Even if dongles cannot provide 100% protection against software theft, they significantly reduce software piracy and can be particularly effective in digital rights management. Because: It is very difficult to generate an illegal copy of a dongle.
A flexible software licensing strategy is the key to successful monetisation and the profitability of software vendors. In the past, hardware-based license dongles were the means of choice for ultimate software protection against unauthorised use or illegal manipulation of high-end proprietary applications. Together with the trend toward subscription licenses and software-as-a-service in many areas of business however, end users now feel significantly more comfortable with software-based license activations or cloud implementations.
But dongles are still widely used in the license mix, as many software manufacturers are reluctant to abandon the strengths of hardware-based licensing - not least because their customers still ask for features such as portable licenses. Not all customers are interested in the implementation of cloud-based activation solutions.
5 reasons why dongles are still in the race as security methods:
Recently, dongles with flash memory options and smart card chips have been available, which significantly improve the safety factor. In addition, dongles are available in different forms, in order to meet industry-specific requirements. Examples include microSD or Compact Flash cards, which were developed for use in industrial installations and controllers and are also able to withstand the stresses of harsh environments.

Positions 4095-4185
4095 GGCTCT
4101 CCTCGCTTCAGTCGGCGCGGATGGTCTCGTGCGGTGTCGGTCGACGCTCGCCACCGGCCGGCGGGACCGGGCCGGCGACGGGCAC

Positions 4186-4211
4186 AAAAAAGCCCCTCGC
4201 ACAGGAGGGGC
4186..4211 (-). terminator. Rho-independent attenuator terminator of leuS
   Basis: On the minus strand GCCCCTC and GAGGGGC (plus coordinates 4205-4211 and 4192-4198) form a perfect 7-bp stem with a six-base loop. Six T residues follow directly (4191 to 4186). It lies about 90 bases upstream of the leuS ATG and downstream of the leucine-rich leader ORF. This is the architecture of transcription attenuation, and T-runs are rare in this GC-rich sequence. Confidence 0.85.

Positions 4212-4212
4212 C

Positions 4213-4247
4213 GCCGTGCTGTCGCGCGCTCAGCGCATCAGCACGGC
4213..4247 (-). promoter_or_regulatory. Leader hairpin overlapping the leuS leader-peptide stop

The biggest advantage: Licenses for different program modules can be stored on a single dongle. So the user only needs one single USB stick in order to manage licenses from multiple vendors. This is particularly attractive for providers of plug-ins and extensions. A larger license storage volume, driverless installation, secure offline license transfer and updates - i.e. no direct Internet connection is required to update the licenses on the dongle as the update file can also be transmitted by e-mail - as well as additional mass storage mass storage (flash memory) are further reasons why many software manufacturers still rely on dongles today.
Regardless of whether you decide to go with a hardware or software-based protection system, software protection usually provides you with effective protection against more than just software piracy. Licenses can also be extended easily online, additional features or workstations can be activated and updates provided, which allows constantly changing security measures to be kept up-to-date at all times.
A good software protection solution includes a flexible system for license management and monetisation. So software manufacturers or distributors have the opportunity to generate follow-up sales and long-term customer loyalty.